In summary judgement, I found Pelosi and Reid's performances to be perfect (I'd feel differently, of course, if they hadn't prevailed). And I wouldn't buy a used car from John Boehner on a prayer.
Finally, I am impressed as hell by Mr. Barack Obama (who, to be fair, I've always liked). Obama's most brilliant moment in this long process came a month ago, after the Scott Brown election doomed his Senate vote. Obama waited a couple of weeks before formulating his next move, then called for a health care summit meeting, forcing John Boehner, Mitch McConnell and the other opponents to come and sit in a room together and talk in the same language to the American people on TV. The self-control, patience and generosity Barack Obama exhibited on that day reassured the American people about his leadership and his principles. It's hilarious that some of the coverage after that summit claimed it hadn't been a win for Obama. It was the first play of the final drive.
This must be the most praise I have ever given an American president: at one or two moments during the last few weeks, Barack Obama's generosity and graciousness towards his opponents reminded me of Mahatma Gandhi. That's about the highest praise I could ever give anybody.
It's because I admire this President so much that I took a day off from work on Friday to catch him in person at the last health care bill reform rally, in Fairfax, Virginia. Thousands of us gathered in a basketball stadium on a college campus. I saw a few college students and people of all ages protesting against Obama and I saw many, many more college students and people of all ages eager to support him. He delivered an exciting speech.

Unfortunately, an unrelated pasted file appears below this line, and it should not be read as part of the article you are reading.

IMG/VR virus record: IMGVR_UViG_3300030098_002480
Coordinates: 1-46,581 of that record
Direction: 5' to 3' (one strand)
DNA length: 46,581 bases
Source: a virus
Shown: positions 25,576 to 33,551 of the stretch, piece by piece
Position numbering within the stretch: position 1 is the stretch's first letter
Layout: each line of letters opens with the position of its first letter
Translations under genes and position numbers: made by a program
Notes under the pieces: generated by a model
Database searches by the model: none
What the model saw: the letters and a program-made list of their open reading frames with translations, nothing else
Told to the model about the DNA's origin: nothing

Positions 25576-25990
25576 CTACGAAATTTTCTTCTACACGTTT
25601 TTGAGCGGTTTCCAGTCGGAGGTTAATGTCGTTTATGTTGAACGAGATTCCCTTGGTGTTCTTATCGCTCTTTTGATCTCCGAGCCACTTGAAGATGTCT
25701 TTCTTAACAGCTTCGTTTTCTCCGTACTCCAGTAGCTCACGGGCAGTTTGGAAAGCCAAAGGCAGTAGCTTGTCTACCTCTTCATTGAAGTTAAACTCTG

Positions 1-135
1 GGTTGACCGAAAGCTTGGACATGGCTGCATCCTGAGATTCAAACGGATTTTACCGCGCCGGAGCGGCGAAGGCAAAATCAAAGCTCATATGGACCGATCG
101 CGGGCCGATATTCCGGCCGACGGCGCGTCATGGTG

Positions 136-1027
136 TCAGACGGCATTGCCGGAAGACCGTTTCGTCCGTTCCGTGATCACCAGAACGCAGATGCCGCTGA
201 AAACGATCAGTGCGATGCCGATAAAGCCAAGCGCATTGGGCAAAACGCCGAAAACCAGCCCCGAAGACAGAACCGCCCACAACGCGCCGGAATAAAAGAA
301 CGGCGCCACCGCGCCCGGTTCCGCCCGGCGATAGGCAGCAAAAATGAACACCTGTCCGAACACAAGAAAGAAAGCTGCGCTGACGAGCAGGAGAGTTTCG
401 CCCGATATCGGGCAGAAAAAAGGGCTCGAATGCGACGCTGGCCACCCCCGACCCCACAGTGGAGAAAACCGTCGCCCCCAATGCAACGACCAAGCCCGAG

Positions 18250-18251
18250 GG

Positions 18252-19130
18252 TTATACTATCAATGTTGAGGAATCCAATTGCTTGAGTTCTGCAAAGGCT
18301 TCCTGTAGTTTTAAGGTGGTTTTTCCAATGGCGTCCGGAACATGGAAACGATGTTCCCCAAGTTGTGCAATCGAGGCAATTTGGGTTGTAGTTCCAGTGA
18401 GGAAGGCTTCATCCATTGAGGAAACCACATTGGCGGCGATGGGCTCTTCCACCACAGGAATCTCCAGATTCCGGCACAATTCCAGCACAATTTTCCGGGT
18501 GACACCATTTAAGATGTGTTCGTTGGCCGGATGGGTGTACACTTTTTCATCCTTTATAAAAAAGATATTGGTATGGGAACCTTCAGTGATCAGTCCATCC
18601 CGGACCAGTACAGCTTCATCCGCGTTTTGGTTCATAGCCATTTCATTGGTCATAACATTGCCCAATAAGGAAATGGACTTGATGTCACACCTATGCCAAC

It's not hard to judge this year-long debate. At many points, it seemed like Barack Obama, Nancy Pelosi and Harry Reid would lose, and the opposition put up a hell of a spirited fight. I think they lied and exaggerated a bit, but this isn't the first time that's happened in Washington DC. I hope we all learned something from this long debate.
And now I think we're all going to gradually start getting some better health care at more reasonable rates, and I'm looking forward to that. What do you all think about the bill that is about to pass? Please post a comment and let's talk about it.